Do you have a plan to vote?
Let us tell you the information you need to register and cast a ballot in D.C.
The biggest scandal reported this week has nothing to do with sport utility vehicles. It’s the news, first reported in the Post, that Mayor Vince Gray’s administration has hired failed mayoral candidate Sulaimon Brown to be a “special assistant” at a $110,000 a year with the Department of Health Care Finance.
This is a serious misstep by Gray, and reflects poorly on his judgment. Let’s look at why:
1) Brown’s antics on the campaign trail last year included claiming former Mayor Adrian Fenty doesn’t like his parents, refusing to get out of a chair that wasn’t his at a mayoral debate, bothering cameramen who are trying to work, and threatening legal action against media outlets for not covering his campaign.
Brown also became Gray’s No. 1 fan during candidate forums, often seen hanging from Gray’s side and repeatedly telling crowds to vote for the future mayor. In other words, Brown was like a wannabe crony.
No one at these forums took Brown’s candidacy seriously, including himself. His common refrain was: “If you don’t vote Brown, vote Gray.”
His strategy apparently worked: Brown got only 209 votes.
LL wasted a few hours looking into Brown’s public records last year and reported that Brown had a Maryland driver’s license, even though he says he’s never lived in Maryland. The address on the license is a house in Prince George’s County where the owner says Brown used to visit occasionally.
Brown’s also run into legal trouble here in the District. Court records show gun charges against Brown were dropped in 1991 in exchange for Brown going to a diversion program, and a jury found Brown guilty in 1995 for unlawful entry.
More recently, a restraining order against Brown was signed by a judge in 2007, court records show. Police were not able to locate Brown to serve the order, which expired, records indicate. Protective orders can be easily obtained, and Brown never had a chance to defend himself against the allegations made by the woman seeking the order. When LL called Brown to ask about it, he hung up right away and did not respond to a second call.
2) The Department of Health Care Finance is the District’s Medicaid agency, managing about a quarter of the District’s annual budget. It’s not immediately clear what Brown’s role will be in the agency, but with a $110,000-a-year salary, LL expects it to come with some level of responsibility.
But Brown appears to have no knowledge or experience in the highly complicated world of Medicaid. Yesterday on WTOP, Gray defended Brown and other questionable hires by saying that his administration is putting “subject matter experts in place” to help his new agency heads.
Take a look at Brown’s bio from his campaign resume and see if you think he’s a subject matter expert on Medicaid, or well, anything:
Always interested in public service and politics, he has volunteered in the community in programs such as Earth Day; Sulaimon cares deeply about the environment and worked behind the scenes campaigning for many elected officials. Most recently DC Mayor Adrian Fenty whom he no longer supports, DC council member Michael Brown, Former DC assistant attorney General Ron Magnus and The President of the United States Barack Obama. He has helped in efforts to get White House Legislation passed and most recently trying to get a Supreme Court nominee appointed.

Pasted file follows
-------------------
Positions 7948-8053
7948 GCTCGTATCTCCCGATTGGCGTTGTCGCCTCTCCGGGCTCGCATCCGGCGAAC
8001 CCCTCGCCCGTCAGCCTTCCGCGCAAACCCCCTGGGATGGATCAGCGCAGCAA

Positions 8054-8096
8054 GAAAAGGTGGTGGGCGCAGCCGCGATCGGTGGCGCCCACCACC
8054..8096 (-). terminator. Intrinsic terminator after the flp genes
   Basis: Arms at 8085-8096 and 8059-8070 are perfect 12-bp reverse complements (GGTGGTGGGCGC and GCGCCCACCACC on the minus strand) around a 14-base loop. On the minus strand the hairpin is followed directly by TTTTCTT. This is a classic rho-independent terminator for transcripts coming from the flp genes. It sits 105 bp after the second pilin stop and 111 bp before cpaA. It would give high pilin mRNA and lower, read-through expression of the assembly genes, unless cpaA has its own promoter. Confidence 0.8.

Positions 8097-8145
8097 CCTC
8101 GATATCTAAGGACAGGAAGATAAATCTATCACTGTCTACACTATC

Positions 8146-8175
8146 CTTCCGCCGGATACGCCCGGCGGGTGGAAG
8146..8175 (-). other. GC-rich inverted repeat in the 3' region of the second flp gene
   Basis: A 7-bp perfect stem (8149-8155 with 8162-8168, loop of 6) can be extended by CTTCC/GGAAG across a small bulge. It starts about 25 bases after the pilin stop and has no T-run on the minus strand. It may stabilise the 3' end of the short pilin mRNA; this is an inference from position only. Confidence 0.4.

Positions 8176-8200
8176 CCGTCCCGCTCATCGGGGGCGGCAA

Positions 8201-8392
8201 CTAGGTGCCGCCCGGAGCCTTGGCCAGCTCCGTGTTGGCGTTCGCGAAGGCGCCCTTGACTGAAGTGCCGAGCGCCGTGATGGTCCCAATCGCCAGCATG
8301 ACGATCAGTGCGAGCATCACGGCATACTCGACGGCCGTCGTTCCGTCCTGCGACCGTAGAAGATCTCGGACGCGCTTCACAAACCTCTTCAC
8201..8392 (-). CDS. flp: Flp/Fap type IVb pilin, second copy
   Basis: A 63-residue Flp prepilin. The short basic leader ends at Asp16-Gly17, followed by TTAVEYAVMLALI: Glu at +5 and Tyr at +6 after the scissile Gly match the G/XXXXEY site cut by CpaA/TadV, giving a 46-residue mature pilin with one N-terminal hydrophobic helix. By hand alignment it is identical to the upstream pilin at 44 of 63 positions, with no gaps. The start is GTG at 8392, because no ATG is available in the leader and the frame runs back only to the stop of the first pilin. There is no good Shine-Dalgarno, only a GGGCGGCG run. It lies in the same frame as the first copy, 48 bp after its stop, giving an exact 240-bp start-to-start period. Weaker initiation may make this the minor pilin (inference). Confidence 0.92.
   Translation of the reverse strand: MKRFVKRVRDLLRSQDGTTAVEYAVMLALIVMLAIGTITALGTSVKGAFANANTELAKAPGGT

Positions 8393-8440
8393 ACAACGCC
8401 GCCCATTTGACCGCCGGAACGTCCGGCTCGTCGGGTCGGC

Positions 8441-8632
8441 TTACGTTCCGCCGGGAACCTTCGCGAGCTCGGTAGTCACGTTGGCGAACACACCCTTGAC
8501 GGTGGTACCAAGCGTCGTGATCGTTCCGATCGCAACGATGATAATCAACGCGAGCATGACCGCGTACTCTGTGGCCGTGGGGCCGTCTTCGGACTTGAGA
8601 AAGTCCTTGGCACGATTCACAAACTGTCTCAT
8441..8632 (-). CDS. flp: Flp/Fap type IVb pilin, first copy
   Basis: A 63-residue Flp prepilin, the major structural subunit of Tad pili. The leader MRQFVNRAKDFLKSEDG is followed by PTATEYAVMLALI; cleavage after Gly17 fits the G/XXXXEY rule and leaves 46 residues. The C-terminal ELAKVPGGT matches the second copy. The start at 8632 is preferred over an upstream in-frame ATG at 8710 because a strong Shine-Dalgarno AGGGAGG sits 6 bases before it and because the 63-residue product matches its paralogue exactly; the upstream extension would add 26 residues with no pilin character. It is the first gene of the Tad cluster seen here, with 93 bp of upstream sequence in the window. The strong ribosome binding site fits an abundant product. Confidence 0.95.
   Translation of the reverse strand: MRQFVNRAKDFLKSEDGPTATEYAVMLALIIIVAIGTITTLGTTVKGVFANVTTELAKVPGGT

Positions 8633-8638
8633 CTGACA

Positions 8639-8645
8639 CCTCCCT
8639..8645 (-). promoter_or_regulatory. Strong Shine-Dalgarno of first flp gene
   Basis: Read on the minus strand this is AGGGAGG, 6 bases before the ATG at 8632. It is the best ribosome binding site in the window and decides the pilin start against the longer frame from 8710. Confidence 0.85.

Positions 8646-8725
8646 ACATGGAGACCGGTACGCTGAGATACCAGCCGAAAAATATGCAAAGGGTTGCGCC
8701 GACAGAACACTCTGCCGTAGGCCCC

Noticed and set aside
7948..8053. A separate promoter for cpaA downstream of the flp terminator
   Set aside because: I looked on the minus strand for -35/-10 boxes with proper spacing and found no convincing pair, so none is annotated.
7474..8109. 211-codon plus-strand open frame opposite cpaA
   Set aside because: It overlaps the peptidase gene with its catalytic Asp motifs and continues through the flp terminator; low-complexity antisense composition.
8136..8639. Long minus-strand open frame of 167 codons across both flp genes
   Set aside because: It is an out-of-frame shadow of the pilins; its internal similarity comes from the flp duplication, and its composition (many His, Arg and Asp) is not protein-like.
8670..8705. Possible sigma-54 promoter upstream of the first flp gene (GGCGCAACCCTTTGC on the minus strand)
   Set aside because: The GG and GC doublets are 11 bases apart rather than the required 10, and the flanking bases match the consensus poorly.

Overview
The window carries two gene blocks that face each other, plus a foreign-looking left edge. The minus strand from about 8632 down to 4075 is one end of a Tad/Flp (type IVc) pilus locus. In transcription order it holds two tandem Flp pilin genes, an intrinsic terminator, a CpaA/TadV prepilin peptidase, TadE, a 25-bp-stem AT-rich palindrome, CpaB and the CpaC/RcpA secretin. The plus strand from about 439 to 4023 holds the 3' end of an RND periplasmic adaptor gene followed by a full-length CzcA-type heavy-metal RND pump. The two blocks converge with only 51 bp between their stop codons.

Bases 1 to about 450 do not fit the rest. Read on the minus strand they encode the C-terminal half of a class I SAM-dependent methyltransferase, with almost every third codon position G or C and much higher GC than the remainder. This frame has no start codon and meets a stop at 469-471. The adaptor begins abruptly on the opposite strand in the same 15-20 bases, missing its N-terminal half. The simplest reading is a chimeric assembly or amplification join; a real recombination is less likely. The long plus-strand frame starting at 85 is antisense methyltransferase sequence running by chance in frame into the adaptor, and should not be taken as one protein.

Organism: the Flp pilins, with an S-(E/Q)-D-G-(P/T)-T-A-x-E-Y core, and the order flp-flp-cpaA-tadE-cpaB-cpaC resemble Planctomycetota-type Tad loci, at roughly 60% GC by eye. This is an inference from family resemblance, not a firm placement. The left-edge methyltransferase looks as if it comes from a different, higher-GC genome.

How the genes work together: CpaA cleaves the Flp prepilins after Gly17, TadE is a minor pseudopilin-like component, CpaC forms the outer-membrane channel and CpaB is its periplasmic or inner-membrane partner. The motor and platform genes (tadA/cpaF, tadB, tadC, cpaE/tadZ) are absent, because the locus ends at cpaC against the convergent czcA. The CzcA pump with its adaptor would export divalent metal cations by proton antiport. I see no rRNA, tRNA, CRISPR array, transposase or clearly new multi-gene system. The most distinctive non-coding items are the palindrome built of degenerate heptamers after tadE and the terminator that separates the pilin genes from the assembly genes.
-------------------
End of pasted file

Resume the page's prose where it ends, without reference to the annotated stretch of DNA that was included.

Sulaimon Brown has volunteered to help our wounded troops back from Afghanistan and Iraq.
He will bring a wealth of experience and background understanding to the District of Columbia Government. He has worked as a senior financial statement auditor and accountant and actually worked on the CAFR (comprehensive annual financial report) audit of Washington DC. He has years of experience in finance and accounting and he understands the inner workings of the DC Government. He and Anthony Williams—former mayor of DC—share similar professional backgrounds.
LL has asked the Gray administration for more details on Brown’s hire—like who his past employers are, what his actual experience was working on the CAFR, and which Supreme Court nominee did he help.
So far, LL hasn’t heard anything back, but is off the mayor’s weekly news conference to find out more. Stay tuned for an update!
At a news conference today, the mayor says Brown sought a job with the Gray administration and “we actually connected him with the Department of Health Care Finance” where he was interviewed by the director. Gray says Brown will be an auditor and “has a background as an accountant. He’s qualified to do that work.”
“We believe he has the requisite skills to do the job. Just like anybody else, if that proves not to be the case, he won’t be there,” says Gray, adding that Brown won’t be in an upper management-type position and will be “supervised closely.”
As for whether Brown’s background was vetted, Gray said he wouldn’t go into that but promised to release as much information about Brown’s work history as personnel laws allow.
When NBC4’s Tom Sherwood brought up the C word, Gray responded: “Well, I don’t see it as cronyism, Tom. I see it as somebody who applied for the job and was qualified for the job and was hired.”